The critical role of the immune system in effecting anti-tumor responses to traditional and molecularly-targeted therapies is increasingly recognized, such that there is now an explosion of activity in the clinical investigation of immuno-oncology. In parallel, we have gained great advances in our ability to extract useful biologic information from patient material through the development of: (i) high-throughput DNA/RNA sequencing, that has uncovered major genetic determinants of clinically-evident immune responses; (ii) highly multiplexed biological assays, that have revealed the complex interplay between immunity and cancer in relation to therapy; and (iii) advanced computational methods, that have enabled large-scale integrative data analysis. Underlying this activity is a need to identify the critical biomarkers of response and resistance to therapy in each disease and across diseases. With the rapidly evolving clinical and experimental developments in immunotherapy occurring across all major academic centers, the need to build a coordinated infrastructure for data collection, processing and analysis has emerged as a high priority. At Dana-Farber Cancer Institute (DFCI), the Center of Immuno-Oncology (CIO) was established several years ago and is a local hub of translational immuno-oncology activity. As a part of its mission, the CIO supports dedicated translational biomarker laboratories to provide expertise in the analysis of immune correlatives in the service of immuno-oncology trials. Collectively, these resources provide multidisciplinary capabilities supporting both investigator-initiated and externally-sponsored studies ranging from clinical trial design, the performance of well-validated immune monitoring capabilities on patient samples during trials, the interpretation of data from immune monitoring testing, and the development of novel assays based on the scientific questions motivated by individual clinical studies. We propose to expand the laboratory and biostatistical capabilities of the CIO along with those of additional DFCI units as a Cancer Immune Monitoring and Analysis Center (CIMAC). We want to coordinate the efforts of the proposed DFCI-CIMAC with other CIMACs and with the Cancer Immunologic Data Commons (CIDC) to develop the standards for designing studies rich with immune correlatives and informative for candidate biomarkers, to be tested in future trials.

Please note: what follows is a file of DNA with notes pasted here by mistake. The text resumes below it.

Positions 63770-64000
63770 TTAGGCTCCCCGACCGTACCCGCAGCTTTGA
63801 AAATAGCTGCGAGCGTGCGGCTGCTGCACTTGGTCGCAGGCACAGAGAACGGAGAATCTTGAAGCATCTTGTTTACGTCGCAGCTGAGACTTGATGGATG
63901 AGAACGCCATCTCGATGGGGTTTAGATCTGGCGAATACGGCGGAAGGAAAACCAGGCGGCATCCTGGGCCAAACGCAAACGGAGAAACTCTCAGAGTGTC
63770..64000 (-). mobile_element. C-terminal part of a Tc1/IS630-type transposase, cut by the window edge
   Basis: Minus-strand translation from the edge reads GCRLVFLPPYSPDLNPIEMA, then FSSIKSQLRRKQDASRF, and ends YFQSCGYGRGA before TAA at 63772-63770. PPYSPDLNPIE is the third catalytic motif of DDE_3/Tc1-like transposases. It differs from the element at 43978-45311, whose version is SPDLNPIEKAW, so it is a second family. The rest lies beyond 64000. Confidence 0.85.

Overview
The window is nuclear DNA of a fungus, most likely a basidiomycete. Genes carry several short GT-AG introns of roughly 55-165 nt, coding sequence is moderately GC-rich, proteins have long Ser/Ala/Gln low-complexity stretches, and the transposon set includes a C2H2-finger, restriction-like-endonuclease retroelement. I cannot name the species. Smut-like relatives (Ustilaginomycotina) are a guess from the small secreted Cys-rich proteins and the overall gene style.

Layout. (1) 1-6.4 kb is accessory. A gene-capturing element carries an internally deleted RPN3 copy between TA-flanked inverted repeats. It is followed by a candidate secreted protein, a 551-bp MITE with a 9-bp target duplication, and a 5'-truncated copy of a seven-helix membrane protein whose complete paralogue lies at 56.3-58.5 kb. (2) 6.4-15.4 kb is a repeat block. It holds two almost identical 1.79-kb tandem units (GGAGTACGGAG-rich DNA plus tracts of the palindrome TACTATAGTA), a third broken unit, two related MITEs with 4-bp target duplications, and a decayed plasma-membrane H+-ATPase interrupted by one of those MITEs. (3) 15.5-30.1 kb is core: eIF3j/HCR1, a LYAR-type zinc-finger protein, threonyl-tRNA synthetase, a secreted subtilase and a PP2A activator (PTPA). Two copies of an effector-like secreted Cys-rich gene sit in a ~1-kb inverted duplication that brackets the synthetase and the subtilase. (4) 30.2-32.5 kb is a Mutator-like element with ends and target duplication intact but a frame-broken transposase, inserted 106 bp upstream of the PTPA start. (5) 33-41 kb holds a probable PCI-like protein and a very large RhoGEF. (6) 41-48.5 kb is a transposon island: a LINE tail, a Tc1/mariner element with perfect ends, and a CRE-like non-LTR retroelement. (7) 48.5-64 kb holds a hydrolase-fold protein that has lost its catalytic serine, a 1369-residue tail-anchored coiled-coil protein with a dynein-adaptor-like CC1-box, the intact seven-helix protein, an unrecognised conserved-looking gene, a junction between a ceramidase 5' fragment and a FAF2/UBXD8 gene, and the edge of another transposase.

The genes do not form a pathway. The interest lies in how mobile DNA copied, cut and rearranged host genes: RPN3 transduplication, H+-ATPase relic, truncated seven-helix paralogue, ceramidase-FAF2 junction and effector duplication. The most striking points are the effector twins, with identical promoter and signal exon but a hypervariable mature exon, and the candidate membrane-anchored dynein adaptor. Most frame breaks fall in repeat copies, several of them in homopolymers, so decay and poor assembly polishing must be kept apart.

Aim 1 focuses on harmonizing the technical aspects of assays offered by the CIMACs;
Aim 2 focuses on the assay-specific scoring analyses and reporting of CIMAC offerings. Modeled on our long history of implementing standard and innovative assays to study DFCI phase I/II trials, we describe a process for using `Tier 1' `shovel-ready' assays that we expect as standard components of an immune monitoring tool-kit and `Tier 2' assays that are tailored to the specific needs of a study (Aim 3). Altogether, these efforts fall within the concept and vision of personalized medicine for immuno-oncology because only by the analyses of large well-annotated datasets can we identify links between biology, molecular markers and clinical response.
There has been recent rapid expansion of immunotherapy clinical trials to treat patients with cancer as well as of the types of sophisticated tests that can be applied to patient blood and tissues collected as part of these clinical trials that promise to provide deep insights regarding why these treatments are effective. The goal of this application is to develop a specialized center with expertise in the important area of new clinical trials and in how we can learn from these trials based on the application of a battery of molecular, pathology and immunologic assays to these samples. We leverage long track record of experience in this area, having performed these types of analyses for our local studies, to now contribute to the creation of a network of similarly-oriented centers to support, harmonize, compare, and disseminate existing and new approaches for learning of the mechanisms underlying responses to immune-based therapies for the treatment of cancer.